In the 50’s, a comic book artist (Re-Animator’s Jeffrey Combs) draws a furry monster and it comes to life so he burns the comic in order to kill it. Flash forward to the 80’s where Combs’ home has been turned into a house for starving artists ran by none other than Lily Munster herself, Yvonne DeCarlo. When a newly arrived tenant starts living in the cellar and drawing pictures of the monster, she gives the beast a new lease on life and pretty soon, the boarders start dropping like flies.
I have a soft spot in my heart for all of these 80’s horror flicks from producer Charles Band’s Empire Pictures. The company did produce some classics like From Beyond, but even some of the turds they churned out have their moments. Cellar Dweller is similar to a lot of Empire’s output like Ghoulies as it features a single shooting location (an old dark house with an extremely photogenic cellar) and some pretty good monster effects. It’s not one of their best, but I still kinda dug it.
There are a couple inspired touches in the film such as whenever the artist chick draws something, it really happens. (I especially liked the scene where she accidentally spilled White-Out on the comic and the monster disappeared.) The irritating thing about this movie though is that it has a lot of annoying gratuitous supporting characters who play out of work actors who like to run around performing overly theatrical death scenes. Predictably, when it comes time for them to really die, nobody even notices.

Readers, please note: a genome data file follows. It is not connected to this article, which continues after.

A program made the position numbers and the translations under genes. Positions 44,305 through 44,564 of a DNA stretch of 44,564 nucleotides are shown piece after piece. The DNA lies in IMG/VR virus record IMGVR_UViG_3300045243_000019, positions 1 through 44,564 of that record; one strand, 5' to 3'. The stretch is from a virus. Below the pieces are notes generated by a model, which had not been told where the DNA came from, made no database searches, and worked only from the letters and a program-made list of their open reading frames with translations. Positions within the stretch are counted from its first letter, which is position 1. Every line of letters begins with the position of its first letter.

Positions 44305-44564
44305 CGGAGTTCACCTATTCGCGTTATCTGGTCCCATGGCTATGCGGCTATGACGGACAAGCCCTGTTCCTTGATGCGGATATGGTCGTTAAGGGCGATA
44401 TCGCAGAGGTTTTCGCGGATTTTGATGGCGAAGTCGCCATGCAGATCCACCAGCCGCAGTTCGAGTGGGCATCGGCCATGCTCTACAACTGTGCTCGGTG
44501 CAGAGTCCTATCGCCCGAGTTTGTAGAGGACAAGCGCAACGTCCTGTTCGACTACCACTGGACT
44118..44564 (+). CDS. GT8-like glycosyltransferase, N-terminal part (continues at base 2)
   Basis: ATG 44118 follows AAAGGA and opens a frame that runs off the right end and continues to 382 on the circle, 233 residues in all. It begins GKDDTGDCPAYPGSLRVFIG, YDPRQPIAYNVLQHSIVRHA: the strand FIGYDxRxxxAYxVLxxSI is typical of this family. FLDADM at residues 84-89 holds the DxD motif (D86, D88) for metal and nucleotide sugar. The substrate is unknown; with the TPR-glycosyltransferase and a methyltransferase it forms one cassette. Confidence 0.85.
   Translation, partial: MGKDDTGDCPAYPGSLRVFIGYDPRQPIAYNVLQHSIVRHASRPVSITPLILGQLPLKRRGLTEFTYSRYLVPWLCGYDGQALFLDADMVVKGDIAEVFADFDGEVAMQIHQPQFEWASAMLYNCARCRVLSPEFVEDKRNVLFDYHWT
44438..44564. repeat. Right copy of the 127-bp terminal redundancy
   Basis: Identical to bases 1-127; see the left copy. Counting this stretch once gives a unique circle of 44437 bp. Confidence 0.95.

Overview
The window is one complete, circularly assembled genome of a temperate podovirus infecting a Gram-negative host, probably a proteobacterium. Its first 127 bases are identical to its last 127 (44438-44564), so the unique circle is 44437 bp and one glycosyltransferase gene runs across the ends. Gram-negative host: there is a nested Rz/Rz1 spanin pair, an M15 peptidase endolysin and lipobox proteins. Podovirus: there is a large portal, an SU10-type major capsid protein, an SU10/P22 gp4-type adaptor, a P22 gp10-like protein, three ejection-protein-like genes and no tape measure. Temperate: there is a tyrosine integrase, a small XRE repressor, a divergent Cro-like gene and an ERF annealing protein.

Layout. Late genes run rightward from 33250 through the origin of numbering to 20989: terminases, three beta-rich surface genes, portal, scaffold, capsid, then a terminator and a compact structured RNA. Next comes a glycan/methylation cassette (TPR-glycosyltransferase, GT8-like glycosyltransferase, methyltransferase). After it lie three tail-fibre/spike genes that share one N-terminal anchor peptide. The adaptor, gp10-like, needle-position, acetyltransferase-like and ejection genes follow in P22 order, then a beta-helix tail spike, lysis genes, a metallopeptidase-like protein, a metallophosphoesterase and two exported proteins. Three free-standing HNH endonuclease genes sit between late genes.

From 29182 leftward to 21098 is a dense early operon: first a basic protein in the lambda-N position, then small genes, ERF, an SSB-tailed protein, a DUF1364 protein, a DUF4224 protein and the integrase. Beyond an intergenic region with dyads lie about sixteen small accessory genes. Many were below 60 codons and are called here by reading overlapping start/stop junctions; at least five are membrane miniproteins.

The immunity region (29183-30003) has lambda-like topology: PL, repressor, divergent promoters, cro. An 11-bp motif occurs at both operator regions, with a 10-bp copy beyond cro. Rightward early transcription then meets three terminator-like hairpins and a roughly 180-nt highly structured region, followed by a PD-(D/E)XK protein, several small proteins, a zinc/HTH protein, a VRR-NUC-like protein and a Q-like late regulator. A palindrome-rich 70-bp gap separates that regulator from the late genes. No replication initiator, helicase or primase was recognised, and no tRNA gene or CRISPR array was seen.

Director John Carl Buechler also did the effects for the monster, which just looks like a giant version of one of his creatures from Troll. That’s not necessarily a bad thing in my opinion. As long as Buechler kept those shots of the monster chowing down on people coming, I had no problems with it.
Whenever the monster isn’t turning tenants into corned beef hash, things can get a little rough going. The problem with artists’ colonies is inevitably there’s going to be that one idiot chick who does a lot of pretentious performance art. This flick’s got an annoying twat who wears enough make-up to make her look like a reject from Jem and the Holograms who aerobicizes while stabbing balloons. Even though the movie runs a scant 77 minutes long, Cellar Dweller is still padded with lots of these stupid kinds of scenes. If you can stomach that, you’ll be rewarded with some very cool death scenes; my favorite of which was the slow-mo decapitation. There are a right good number of titties running around the joint too and that should at least keep you halfway interested.
Co-star Brian Robbins later went on to direct Norbit and screenwriter Don Mancini also wrote all of the Child’s Play movies.